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I try to establish a client / server connection for a mastermind game. I though of using enumerations to represent the different pegs and made them serializable.

Then I have to implement the connection, using serversocket and getting the socket using accept and so on. Once the connection is established, I first have to read for client objects, and it is where I am having problems...

Here is a piece of my code, which produces EOFException before I could ever do anything! (the client data is send on user's interaction).

ObjectInputStream ois =
    new ObjectInputStream(socket.getInputStream());
ArrayList<Peg> combination = new ArrayList<Peg>();
    for (int i = 0; i < 4; i++)
while (!checkCombination(combination));

Thank's in advance

share|improve this question
Well given that you're only showing one-half of the code, I'm going to go ahead and blame the client. – Chris Jun 11 '11 at 16:52
The client does not have to give directly it's objects, as it requires user interaction. I except the socket to wait until there is something to read. Isn't it the common behavior? – Geoffroy Jun 11 '11 at 16:55
the point is, it's impossible to diagnose a networking (or possibly serialization) bug without seeing the code responsible. All you're showing is some high-level interface while abstracting away the important details. You don't even show the creation of socket. – Chris Jun 11 '11 at 17:01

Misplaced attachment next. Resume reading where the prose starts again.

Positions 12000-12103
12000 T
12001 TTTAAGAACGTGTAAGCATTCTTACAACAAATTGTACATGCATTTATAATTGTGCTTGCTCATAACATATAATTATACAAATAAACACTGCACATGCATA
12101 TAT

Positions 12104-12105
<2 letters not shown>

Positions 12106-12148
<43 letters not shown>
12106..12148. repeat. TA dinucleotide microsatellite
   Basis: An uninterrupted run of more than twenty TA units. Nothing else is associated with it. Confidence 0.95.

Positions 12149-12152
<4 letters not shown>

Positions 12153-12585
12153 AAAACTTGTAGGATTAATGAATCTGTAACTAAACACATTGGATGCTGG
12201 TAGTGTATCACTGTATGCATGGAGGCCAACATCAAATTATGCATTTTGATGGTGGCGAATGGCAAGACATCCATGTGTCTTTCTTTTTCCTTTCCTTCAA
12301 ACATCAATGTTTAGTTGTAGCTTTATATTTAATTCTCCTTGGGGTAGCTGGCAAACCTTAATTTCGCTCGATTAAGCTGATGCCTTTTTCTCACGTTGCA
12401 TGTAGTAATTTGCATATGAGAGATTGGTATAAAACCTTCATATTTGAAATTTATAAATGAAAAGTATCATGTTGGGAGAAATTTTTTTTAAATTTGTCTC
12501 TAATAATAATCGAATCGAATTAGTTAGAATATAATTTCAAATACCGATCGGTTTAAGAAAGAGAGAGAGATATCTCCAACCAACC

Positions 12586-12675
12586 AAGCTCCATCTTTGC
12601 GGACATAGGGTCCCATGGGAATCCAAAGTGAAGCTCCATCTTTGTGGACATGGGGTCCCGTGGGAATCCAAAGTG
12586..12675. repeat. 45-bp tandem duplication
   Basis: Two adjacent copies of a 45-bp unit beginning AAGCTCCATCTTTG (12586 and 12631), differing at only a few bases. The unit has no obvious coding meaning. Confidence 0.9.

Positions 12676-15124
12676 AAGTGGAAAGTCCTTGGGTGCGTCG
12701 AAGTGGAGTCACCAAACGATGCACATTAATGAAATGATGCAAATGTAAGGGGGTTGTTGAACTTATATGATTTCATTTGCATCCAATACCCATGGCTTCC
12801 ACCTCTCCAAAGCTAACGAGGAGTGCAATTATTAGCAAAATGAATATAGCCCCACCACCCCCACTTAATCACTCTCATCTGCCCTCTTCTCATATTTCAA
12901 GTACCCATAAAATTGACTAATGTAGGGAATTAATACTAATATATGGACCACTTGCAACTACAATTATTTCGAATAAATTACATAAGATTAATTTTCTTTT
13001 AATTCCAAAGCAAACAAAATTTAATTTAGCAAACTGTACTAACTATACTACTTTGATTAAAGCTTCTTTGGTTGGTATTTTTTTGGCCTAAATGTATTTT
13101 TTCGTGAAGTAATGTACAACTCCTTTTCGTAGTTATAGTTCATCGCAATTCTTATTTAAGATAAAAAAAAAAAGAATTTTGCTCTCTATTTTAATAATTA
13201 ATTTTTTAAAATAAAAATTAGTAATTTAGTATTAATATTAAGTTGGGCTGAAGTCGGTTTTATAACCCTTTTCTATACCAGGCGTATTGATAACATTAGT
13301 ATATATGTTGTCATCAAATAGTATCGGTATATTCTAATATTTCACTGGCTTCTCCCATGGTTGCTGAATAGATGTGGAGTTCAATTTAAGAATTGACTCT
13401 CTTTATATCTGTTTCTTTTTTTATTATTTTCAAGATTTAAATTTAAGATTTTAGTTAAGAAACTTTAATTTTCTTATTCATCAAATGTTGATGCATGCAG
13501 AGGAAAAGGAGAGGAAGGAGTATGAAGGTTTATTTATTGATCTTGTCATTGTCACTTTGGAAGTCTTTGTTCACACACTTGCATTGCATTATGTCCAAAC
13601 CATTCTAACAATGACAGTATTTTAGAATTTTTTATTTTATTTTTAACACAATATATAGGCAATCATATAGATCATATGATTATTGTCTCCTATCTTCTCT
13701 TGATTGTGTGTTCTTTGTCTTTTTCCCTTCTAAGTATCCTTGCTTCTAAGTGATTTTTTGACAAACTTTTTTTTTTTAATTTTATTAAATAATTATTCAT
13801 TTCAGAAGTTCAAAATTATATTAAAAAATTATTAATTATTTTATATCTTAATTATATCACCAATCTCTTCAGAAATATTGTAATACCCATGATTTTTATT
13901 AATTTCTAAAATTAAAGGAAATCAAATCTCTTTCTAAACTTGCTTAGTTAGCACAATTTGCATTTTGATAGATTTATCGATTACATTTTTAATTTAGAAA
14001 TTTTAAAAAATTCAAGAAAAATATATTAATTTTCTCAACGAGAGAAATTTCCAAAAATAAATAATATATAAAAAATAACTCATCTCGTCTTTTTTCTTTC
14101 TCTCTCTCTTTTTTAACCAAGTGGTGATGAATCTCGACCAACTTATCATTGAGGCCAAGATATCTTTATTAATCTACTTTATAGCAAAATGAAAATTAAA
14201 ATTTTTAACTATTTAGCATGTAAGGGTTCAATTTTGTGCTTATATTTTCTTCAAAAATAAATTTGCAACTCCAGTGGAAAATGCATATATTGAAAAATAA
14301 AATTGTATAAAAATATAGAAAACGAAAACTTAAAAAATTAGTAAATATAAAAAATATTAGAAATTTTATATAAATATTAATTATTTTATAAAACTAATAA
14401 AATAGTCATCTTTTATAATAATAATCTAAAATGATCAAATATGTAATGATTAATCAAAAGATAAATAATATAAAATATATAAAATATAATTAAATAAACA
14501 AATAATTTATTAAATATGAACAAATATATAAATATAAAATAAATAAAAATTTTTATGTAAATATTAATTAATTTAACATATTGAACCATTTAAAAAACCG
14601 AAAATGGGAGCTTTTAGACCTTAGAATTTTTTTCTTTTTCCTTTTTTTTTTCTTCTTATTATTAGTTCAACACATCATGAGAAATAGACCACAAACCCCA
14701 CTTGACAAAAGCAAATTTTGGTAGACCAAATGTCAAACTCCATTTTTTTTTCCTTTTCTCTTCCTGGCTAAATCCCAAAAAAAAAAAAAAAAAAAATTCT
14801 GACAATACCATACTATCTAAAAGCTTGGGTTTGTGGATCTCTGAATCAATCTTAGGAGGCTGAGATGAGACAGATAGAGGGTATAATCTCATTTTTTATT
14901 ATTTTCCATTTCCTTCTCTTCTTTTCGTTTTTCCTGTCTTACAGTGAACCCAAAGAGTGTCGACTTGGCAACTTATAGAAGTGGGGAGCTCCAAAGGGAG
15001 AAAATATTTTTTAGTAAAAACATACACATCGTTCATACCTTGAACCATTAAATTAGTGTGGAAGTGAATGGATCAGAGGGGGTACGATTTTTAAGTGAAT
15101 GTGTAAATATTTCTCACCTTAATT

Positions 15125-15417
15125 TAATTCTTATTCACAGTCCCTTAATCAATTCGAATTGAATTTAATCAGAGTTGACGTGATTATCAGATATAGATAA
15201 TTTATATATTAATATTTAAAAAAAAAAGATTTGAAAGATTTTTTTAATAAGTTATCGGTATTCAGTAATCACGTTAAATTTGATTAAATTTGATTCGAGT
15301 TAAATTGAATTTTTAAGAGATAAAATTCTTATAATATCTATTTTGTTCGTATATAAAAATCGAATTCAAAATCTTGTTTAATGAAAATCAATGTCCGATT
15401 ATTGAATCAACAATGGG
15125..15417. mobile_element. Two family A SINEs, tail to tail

up vote 2 down vote accepted

We need more details. How are you syncing up writes from the client and the reads on the server? Can you post more details?

BTW, is using raw sockets an absolute requirement? If not, try out RMI which does what you want to do with much less hassle (i.e. sending across Java objects transparently and much more).

share|improve this answer
I'm knew to java so I didn't know about RMI. I'm going how does it work, thanks. – Geoffroy Jun 11 '11 at 16:59
RMI put in simple terms is all about distributed objects. So for e.g. if you want to send across 4 pegs to the server for checking their validity, you can just declare a remote interface with a method checkCombination(Quartet<Peg> pegs), plug in the necessary implementation at the server side and it should be done. The good thing, you no longer have to worry about marshaling/un-marshaling objects and syncing up socket communication since it's all hidden behind the RMI runtime. Not the most perfect remoting concept out there but works out pretty good for Java folks. Good luck. ;-) – Sanjay T. Sharma Jun 11 '11 at 17:07

If you are getting an EOFException it means the other end has closed the connection.

If you want to send a list, just send the list. i.e.

// on the sender
List<Peg> list =

// on the receiver
List<Peg> list = (List<Peg>) oid.readObject();
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